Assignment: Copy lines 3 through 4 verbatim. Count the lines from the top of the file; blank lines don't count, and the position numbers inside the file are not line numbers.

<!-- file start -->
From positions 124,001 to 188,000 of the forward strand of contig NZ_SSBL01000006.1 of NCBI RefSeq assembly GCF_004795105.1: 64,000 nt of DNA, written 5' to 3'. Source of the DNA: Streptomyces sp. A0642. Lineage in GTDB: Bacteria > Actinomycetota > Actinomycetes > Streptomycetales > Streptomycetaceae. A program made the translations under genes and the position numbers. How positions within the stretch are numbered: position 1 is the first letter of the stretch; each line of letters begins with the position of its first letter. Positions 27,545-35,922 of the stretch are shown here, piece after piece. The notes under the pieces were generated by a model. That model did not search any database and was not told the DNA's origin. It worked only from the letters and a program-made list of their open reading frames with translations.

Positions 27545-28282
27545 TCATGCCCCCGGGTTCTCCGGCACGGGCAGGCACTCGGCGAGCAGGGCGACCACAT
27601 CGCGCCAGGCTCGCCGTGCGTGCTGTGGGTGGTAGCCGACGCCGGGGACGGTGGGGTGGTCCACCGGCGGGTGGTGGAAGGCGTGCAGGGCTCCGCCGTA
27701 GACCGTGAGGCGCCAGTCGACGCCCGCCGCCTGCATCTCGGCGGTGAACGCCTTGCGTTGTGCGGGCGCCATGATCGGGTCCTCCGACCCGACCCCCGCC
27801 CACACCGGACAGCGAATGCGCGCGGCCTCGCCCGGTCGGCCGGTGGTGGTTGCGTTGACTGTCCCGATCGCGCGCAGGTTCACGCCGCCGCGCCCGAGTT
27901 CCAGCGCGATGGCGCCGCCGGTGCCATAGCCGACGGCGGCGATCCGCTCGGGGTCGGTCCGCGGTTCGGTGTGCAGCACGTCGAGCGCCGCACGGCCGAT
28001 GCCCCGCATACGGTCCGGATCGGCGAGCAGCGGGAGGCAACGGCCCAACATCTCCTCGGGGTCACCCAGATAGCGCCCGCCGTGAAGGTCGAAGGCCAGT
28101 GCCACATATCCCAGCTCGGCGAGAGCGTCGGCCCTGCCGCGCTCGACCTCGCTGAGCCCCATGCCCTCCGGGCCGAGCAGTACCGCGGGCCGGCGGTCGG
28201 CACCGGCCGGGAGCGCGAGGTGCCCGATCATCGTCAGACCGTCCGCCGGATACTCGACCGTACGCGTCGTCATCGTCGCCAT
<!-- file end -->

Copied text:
27545 TCATGCCCCCGGGTTCTCCGGCACGGGCAGGCACTCGGCGAGCAGGGCGACCACAT
27601 CGCGCCAGGCTCGCCGTGCGTGCTGTGGGTGGTAGCCGACGCCGGGGACGGTGGGGTGGTCCACCGGCGGGTGGTGGAAGGCGTGCAGGGCTCCGCCGTA